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Film Review: Umma (2022)

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Amanda and her daughter live a quiet life on an American farm, but when the remains of her estranged mother arrive from Korea, Amanda becomes haunted by the fear of turning into her own mother.


Sandra Oh stars in a middle of the road ghost story by Iris K. Shim. The melancholic story of mothers and daughters ticks all the boxes for the sub-genre it represents, but unfortunately fails to bring anything overly original to the mix.

The story centres around Amanda (Oh), who lives a quiet life in the countryside together with her daughter Crissy (Fivel Steward). Due to Amanda’s electricity allergy, the two live an isolated existence without any modern cons. However, the harmonious country life is interrupted by a visit from Amanda’s uncle who reluctantly has come to deliver the ashes of Amanda’s estranged mother. Weird things ensue after this unwanted delivery, and Amanda must face her past demons in order to keep herself and her daughter safe.

As the plot outline reveals, Umma takes the tried and tested approach. We have an isolated location, past trauma, estranged family and major life events all coming together in a very familiar package. What set Umma slightly apart is the Asian American perspective. While a story of abusive parents and difficult mother-daughter relationships is a universal one and could be applied to pretty much any societal group, Shim has given this age-old tale a fresher outlook by exploring it through the immigrant experience gone wrong.  This is the most interesting part of the film and had the plot had more focus on the inherited trauma of being an outsider, not being able to connect with the world around you, and the feeling of not being able to ask for help when you need it, Umma could have been a hell of a lot more of an interesting film. Instead they are merely skimmed over in favour of some very predictable jumps scares and a plot so familiar that you can nearly predict each characters next line. Disappointing to say the least.

While somewhat foreseeable, the scares themselves are not half bad. Yes, it may be easy to predict when one is going to happen, but the special effects do offer some nice visuals that might just put a smile on your face. They are well paced out, uncomplicated tricks that are pleasing in their simplicity and do help to bring a little eeriness to the story. It is nothing you haven’t seen before, but still solidly executed. Performances are also decent all around. Sandra Oh has a good go at bringing Amanda’s character alive and Steward’s performance as her daughter is sympathetic and likeable.  MeeWha Alana Lee as the titular Umma does not actually get that much screen time, but the little that she does have, she does very well. Unfortunately, much like the plot, all the characters are left fairly underdeveloped and therefore do not significantly add anything to the film.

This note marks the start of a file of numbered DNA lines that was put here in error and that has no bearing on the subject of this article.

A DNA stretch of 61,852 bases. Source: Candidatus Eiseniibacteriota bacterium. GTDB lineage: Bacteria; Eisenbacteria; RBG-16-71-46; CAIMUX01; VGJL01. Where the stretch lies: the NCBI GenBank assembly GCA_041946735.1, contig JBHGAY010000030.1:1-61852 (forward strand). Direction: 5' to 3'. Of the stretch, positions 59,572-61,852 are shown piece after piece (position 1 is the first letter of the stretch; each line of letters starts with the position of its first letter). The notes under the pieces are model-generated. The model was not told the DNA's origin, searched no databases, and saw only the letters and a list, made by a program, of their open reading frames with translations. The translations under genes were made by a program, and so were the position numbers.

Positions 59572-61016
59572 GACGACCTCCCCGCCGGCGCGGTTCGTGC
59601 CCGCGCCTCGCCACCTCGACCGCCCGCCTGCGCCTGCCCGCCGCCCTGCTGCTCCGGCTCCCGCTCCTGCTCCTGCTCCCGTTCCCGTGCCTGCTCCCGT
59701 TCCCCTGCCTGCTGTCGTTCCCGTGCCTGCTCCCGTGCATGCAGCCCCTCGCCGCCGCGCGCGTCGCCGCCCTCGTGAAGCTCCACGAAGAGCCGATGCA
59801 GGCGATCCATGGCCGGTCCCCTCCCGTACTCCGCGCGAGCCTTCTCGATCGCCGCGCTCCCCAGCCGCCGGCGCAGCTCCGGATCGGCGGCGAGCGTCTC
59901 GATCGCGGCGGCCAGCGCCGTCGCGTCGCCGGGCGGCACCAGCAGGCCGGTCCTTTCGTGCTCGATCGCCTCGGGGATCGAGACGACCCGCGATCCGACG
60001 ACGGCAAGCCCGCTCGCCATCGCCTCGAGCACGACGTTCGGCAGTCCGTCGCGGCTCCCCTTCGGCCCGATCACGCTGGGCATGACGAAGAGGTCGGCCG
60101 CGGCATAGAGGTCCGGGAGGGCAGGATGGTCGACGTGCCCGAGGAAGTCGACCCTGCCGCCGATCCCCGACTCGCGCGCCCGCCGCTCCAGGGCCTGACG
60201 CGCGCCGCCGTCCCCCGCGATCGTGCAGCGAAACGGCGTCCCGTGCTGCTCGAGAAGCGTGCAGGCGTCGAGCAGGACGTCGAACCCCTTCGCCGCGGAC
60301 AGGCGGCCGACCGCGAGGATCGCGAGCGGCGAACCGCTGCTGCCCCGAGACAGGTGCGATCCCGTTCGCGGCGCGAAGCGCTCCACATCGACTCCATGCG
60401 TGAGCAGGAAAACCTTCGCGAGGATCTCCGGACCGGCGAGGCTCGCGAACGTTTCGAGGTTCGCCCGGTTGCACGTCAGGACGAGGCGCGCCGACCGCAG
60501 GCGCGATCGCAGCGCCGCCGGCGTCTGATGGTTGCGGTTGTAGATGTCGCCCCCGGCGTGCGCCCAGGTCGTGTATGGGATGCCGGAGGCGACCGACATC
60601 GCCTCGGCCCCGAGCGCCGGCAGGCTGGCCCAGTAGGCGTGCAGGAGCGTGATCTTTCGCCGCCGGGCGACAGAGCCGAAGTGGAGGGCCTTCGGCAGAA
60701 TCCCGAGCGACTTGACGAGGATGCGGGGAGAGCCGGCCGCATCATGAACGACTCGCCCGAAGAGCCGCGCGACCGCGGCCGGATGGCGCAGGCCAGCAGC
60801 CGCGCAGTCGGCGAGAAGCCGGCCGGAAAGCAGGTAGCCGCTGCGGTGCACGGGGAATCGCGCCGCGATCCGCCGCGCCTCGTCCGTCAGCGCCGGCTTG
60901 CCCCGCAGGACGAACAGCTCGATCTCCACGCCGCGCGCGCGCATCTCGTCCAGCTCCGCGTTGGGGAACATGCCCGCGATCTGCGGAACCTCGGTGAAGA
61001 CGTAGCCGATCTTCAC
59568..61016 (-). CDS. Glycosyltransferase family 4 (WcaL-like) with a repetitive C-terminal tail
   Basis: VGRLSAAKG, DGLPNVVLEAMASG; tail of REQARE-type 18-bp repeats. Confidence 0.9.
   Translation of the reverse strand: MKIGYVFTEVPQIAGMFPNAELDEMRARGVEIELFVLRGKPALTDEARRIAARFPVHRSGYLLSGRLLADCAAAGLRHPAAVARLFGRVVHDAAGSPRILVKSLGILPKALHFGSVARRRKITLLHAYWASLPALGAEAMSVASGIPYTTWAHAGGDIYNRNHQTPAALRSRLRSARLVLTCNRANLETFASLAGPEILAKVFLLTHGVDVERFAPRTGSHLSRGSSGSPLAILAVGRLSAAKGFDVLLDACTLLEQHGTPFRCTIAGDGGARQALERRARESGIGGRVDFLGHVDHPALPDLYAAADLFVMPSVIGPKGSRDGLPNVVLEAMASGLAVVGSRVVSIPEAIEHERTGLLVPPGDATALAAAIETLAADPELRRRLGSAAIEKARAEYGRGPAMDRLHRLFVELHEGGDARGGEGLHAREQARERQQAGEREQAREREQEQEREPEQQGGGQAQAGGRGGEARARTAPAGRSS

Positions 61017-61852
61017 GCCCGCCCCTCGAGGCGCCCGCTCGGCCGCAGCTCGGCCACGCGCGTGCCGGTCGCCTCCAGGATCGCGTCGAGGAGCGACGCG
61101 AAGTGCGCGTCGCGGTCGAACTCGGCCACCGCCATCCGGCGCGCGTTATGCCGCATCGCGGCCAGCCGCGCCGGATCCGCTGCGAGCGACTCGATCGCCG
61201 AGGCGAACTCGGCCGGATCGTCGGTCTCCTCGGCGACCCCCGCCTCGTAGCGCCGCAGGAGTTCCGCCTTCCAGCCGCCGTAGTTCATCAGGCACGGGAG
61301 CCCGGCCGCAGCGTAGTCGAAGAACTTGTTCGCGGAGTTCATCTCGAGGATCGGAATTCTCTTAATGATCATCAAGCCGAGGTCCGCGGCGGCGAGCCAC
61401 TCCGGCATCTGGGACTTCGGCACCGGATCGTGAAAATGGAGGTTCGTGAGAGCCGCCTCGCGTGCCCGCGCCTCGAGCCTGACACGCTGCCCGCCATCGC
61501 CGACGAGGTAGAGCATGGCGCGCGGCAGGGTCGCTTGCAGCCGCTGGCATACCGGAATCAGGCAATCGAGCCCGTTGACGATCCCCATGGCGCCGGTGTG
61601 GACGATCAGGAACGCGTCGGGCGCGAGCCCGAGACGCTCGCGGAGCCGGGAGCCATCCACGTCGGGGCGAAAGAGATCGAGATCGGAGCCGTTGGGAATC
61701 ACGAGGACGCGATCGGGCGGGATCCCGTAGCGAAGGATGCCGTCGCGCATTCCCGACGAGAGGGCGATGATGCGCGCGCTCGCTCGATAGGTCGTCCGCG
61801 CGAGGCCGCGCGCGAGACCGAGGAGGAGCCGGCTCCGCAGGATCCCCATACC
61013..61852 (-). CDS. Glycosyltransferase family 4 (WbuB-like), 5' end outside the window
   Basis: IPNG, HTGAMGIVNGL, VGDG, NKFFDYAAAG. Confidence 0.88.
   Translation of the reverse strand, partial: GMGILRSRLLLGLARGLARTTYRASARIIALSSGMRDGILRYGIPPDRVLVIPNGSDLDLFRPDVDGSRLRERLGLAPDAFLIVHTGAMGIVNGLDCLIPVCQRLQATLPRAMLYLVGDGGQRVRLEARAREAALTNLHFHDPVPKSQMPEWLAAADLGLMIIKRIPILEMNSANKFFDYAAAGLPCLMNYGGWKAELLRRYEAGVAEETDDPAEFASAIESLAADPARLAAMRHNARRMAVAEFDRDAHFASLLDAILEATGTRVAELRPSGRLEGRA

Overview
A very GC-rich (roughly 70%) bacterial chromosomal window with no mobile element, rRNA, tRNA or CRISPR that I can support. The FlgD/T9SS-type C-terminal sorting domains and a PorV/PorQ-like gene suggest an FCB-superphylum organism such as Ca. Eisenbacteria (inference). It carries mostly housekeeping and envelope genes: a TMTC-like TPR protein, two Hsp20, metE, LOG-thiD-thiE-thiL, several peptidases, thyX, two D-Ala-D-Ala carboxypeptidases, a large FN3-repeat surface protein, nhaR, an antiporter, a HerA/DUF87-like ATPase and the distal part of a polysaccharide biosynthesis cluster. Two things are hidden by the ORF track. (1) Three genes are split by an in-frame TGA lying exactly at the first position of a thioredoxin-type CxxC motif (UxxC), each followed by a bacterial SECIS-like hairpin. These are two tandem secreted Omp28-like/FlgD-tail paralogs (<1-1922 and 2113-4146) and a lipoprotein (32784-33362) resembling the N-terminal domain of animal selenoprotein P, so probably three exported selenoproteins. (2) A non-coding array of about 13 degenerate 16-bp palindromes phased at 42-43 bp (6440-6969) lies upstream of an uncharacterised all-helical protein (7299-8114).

Umma’s biggest downfall is its distinct lack of suspense. There are one or two scenes that might get the viewers to jump, but for the most part the familiarity of the story and the predictability of the scares cause any potential tension to vanish like a ghost in the night. It almost feels like Shim could not quite commit to the heavier themes of the film (or perhaps the studio couldn’t, who knows) and as a result what we get is a very mediocre ghosts story, instead of the dark, oppressing character study that it could have been.

The sentiment that best describes Umma is ‘lost opportunity’. It is frustrating to watch a film that obviously had potential to be much more, but instead of diving head first in amongst the themes that make it unique and interesting, it only skims the surface and delivers something that is obviously meant to please as large audience as possible. As history has taught us, this kind of filmmaking might bring more people to the theatres, but unfortunately it does not a good horror movie make. While I would not go as far as calling Umma bad, but it definitely had the potential to be much, much better.

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